Trends in Layout Design of Feature Articles in Outdoor Magazines by Helen Thompson — 17II. Literature ReviewThis literature review will explain the history, purpose, and use of the grid system. This system wasused as the basis for the research in this study; therefore, it is important to understand its origins and usesHistory of the Grid SystemThe grid system has been in place for many years, although it has not always been used so overtlyor called by that name. Design of printed publications began in the early stages of book creation whenmanuscripts were hand lettered by scribes. A huge shift in mindset and abilities arrived with the inventionof movable type. From the invention of the printing press to the Industrial Revolution, books were themain printed publication and almost all used what we would call a “manuscript” layout today. This was asingular column of text that was positioned on the page according to geometrical principles that determinedsymmetrical margins, gutters and header spacing (Samara, 2002). Various forms of design created artisticmovements, which built upon each other to create the graphic design and typographic principles we havetoday.The Arts and Crafts movement, led by William Morris, was key to linking form and function within thedesign of pages (Samara, 2002). Many twentieth-century artistic movements influenced the creation of thegrid as we know it today in an unconventional way. These artistic movements broke many of the previoustraditions regarding text and experimented with abstract composition and typographic interpretations (Roberts,2008). These untraditional and chaotic artistic movements paved the way for new movements that createdstructure and set the basis for the grid system we know today. Major design and art schools in Europe,such as the Bauhaus and the De Stijl movement, called for minimalism and relied heavily on geometry. JanTschichold brought these art concepts to mainstream printers. He advocated for the Bauhaus idea of structureand began using similar vertical and horizontal alignments to structure his designs. Tschichold shared theseideas in his popular typography books. Along with various other German designers, Tschichold was exiled toSwitzerland during World War II (Samara, 2002). Swiss designers had a large impact on typography and theinstallation of the grid system in graphic design (Roberts, 2008). A Swiss student of design, Karl Gerstner,took the grid design further than before to create an almost mathematically perfect grid for his journal, Capital(Ambrose & Harris, 2015). The grid uses small enough measurements that can build greater modules whilestill maintaining equal spacing (Ambrose & Harris, 2008). Since the 1960s, the grid has been a staple increating cohesive corporate communication design (Samara, 2002).Explaining the Grid SystemThe grid system that we know today can be adapted for many uses of layout design. The grid is a toolto support designers in their decision making for creating interesting and visually appealing designs (Ambrose& Harris, 2015). Grids function as a behind-the-scenes structure for designers to achieve consistency,balance, and coherency throughout publications. Various elements in the grid system are important tounderstand how it is used.The gridlines can be used to create a variety of standard layouts that designers can manipulate to fittheir needs. Grids are created based on the absolute and relative measurements of the page to be designed.Absolute measurements are typically in inches or points and are of fixed values (Ambrose & Harris 2008).Relative measurements are created relative to each individual grid layout. Grids for every layout should becreated with the knowledge of what elements (images, text, headlines, etc.) will be included and what theformat of the publication should be (paper size, binding, etc.).The grid system is incredibly useful for creating cohesive designs, especially when working withmultiple spreads. There are many components of design and the grid system that must be understood beforean analysis of designs can be done. For a basic understanding of terms, refer to Appendix A and B.Magazine Use of the GridThe main types of grids in magazine layouts are the column grid, the module grid, and a compoundgrid, which combines the former two types (Ambrose & Harris, 2008). These types of layouts give optimalallowance for manipulating text and graphic elements. The column grid can be adapted to various amounts ofcopy in order to display a certain context. In magazines, the standard layout is often a three-column design.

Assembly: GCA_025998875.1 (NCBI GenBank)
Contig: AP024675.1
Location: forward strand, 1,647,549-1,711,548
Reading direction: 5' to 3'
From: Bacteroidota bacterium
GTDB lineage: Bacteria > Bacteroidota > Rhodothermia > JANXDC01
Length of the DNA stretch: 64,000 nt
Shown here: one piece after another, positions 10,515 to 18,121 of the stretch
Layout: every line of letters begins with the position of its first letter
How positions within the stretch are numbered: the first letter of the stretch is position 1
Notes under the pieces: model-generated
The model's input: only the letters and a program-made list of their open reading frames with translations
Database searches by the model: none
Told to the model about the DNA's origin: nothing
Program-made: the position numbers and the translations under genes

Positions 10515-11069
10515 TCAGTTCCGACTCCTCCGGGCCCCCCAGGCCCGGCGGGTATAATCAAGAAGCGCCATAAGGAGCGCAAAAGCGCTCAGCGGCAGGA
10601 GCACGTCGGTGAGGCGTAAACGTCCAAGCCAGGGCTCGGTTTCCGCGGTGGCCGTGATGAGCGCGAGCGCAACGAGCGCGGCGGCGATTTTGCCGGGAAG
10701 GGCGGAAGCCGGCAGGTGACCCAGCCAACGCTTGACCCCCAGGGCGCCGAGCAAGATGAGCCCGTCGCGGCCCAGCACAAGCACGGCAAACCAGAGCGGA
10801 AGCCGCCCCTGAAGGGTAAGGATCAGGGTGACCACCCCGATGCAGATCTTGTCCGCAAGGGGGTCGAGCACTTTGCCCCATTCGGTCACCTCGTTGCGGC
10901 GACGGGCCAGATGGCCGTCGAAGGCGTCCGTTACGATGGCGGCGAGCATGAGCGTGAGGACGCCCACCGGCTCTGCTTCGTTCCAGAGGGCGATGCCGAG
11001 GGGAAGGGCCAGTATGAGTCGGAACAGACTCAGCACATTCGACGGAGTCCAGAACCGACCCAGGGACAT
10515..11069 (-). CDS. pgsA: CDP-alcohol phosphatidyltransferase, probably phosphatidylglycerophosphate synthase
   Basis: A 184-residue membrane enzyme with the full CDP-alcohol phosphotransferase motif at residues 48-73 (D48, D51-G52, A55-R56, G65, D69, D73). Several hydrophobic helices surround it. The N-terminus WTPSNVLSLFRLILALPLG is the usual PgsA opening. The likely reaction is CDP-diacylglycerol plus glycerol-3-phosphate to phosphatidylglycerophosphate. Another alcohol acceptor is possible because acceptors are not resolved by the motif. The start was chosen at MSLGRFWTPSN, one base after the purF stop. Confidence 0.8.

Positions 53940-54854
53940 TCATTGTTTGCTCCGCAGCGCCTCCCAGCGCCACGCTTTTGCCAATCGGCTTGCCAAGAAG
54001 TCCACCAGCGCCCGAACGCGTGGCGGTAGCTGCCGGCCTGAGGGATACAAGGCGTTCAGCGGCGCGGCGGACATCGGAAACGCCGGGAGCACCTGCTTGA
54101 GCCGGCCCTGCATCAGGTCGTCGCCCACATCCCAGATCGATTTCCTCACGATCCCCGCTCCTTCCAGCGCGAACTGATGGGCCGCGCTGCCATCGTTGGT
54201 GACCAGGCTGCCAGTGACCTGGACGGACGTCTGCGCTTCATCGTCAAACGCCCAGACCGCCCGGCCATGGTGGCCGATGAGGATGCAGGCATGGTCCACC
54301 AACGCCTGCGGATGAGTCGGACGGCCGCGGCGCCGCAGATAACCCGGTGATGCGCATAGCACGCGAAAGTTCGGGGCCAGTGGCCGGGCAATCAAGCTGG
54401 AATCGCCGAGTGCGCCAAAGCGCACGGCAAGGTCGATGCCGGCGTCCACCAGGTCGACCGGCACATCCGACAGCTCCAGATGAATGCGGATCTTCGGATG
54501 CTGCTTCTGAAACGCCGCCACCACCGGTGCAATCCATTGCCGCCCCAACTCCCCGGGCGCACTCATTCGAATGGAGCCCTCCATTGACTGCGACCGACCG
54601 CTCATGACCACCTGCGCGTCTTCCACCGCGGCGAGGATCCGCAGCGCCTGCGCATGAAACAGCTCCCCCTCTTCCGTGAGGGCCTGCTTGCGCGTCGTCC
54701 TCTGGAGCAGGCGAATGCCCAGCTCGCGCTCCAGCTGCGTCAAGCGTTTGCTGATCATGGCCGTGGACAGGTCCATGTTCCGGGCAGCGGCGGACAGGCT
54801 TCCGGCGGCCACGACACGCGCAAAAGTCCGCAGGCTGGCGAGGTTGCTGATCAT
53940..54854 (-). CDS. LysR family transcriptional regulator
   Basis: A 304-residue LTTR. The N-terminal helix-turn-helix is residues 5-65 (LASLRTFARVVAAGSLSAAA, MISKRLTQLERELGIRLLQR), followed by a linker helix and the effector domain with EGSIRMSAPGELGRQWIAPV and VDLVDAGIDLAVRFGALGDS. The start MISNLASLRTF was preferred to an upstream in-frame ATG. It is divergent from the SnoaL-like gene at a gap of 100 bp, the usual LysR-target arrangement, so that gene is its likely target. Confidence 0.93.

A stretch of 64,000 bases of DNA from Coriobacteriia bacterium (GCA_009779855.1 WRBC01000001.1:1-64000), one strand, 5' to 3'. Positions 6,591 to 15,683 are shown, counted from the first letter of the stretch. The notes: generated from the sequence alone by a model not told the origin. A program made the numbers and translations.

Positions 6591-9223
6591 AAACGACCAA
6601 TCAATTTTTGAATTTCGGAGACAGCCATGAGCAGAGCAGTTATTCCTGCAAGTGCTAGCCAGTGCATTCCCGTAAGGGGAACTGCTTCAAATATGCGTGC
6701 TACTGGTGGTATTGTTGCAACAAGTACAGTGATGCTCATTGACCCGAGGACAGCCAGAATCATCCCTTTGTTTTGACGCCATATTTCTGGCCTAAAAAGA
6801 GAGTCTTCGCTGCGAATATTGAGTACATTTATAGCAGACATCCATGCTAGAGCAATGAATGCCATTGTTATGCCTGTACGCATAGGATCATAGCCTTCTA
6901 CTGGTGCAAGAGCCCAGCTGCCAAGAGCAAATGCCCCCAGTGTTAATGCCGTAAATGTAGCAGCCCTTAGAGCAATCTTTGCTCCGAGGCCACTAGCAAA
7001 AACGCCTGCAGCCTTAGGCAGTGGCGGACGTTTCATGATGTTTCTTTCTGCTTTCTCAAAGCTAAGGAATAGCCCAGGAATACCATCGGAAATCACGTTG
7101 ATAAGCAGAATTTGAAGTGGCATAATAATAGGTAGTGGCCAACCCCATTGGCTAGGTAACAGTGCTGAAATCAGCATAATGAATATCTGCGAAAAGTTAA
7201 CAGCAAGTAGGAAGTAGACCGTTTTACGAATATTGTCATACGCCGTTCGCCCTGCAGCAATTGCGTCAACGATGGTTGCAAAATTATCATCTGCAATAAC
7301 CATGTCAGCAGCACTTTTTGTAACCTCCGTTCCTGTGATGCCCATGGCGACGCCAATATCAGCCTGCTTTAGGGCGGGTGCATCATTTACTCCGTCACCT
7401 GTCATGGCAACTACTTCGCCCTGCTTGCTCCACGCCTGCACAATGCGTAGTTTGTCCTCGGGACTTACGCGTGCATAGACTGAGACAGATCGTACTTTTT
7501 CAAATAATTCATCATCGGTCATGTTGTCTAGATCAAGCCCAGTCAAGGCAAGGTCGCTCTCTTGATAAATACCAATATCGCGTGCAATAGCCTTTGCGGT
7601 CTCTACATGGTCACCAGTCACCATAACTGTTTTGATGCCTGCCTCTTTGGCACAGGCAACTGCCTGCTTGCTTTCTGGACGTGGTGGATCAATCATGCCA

18 — Elon Journal of Undergraduate Research in Communications, Vol. 9, No. 1 Spring 2018For more in-depth features, two columns can be used to display both images and text easily, or longeramounts of copy (Samara, 2017).When setting columns on the page it is important to consider the margins and gutters. Beyond thecolumn, some grids utilize the horizontal guidelines, called flowlines, which can break up the page across thecolumn grid to create a module grid.A module is a unit of space formed by both horizontal and vertical gridlines that are used to housetext, image or graphics. A module grid is the structure of gridlines upon which these modules exist. Individualmodules can also be combined to create larger blocks and a sense of movement within the page. The mixtureof both modules and columns in a grid creates a compound grid (Ambrose & Harris, 200). This is arguably themost versatile grid type, as it allows for less strict guidelines. The compound grid is a grid that mixes modulesand columns, or two grid structures at once (Samara, 2017). The compound grid gives designers the mostamount of flexibility of all the grid types.The symmetry of the margins can create a uniform feel to a spread, where an asymmetrical spreadcould indicate movement and subtly encourage the reader to turn the page. A symmetrical grid is one in whichthe margins within the spread mirror each other. An asymmetrical grid is one in which the left and right pageof a spread have the exact same margins, usually offset to the left or right (Ambrose & Harris, 2008). Whenworking with a symmetrical column grid it is easy to create simplistic and boring compositions. However, thesecan be enhanced through the placement of other elements on the page such as images, enlarged text boxes,or graphics.Image placement can have a great impact on the visual aesthetic of a layout. When using largeformat pictures that take up the whole page, there are two different types of placement. The first would befull bleed, which is an image that takes up the entire page, including the margins (Ambrose & Harris, 2008).An image that was “passepartout” would have borders or white space surrounding the outer edge of a pageor image (Ambrose & Harris, 2015). The major difference between these two compositions is the image’srelationship to the edge of the page, which is known as the perimeter. If a layout has an active perimeter,some of the design elements – usually images – occupy the page edge. If the layout has a passive perimeter,the design elements have a distance from the page edge (Ambrose & Harris, 2008).Besides images, the most important component of a layout is the utilized text. For a magazine article,there are multiple types of text to consider. All articles will have body copy, a headline, and a byline. Many willhave a subheading as well and captions for any images. A hierarchy is a logical and visual way to expressthe relative importance of different elements by way of scale or placement. When designing for a magazinearticle, it is important to consider the hierarchy of text, especially on the first page or spread which servesas the title page for the article. Text can be presented in many ways; at an angle, vertically, horizontally orbroadside. Broadside text is created by rotating text 90 degrees to the spine so that it reads vertically. Thecomposition of a layout can be dramatically altered by text placement, so these elements of design areimportant to consider. Lastly, when working with text, alignment is important. Within the columns or text boxesof an article, text can be aligned vertically and horizontally. Horizontal alignment is the lining up of text in afield on the horizontal page, it can be aligned center, range right, range left or justified. Vertical alignment iswhere text is placed within the vertical plane of a field, which can be at the top, bottom, center, or justified(Ambrose & Harris, 2008).Lastly, there are a few items in the margins and gutters of every magazine spread. The folios are thepage numbers. Their placement can draw the reader’s eye across the page and have a dramatic impact onthe overall design for such a small item (Ambrose & Harris, 2008). Running headers are text at the top of thepage that stays consistent throughout the layout but can be aligned symmetrically or asymmetrically, similarto folios (Ambrose & Harris, 2015).These small elements may seem insignificant, but they should not beoverlooked since they can greatly influence how the reader views a layout at first glance.In this paper, these main design elements were examined within the context of feature articles in anoutdoor magazine. The five categories of types of grids, symmetry, image placement, text placement andmiscellaneous were explored.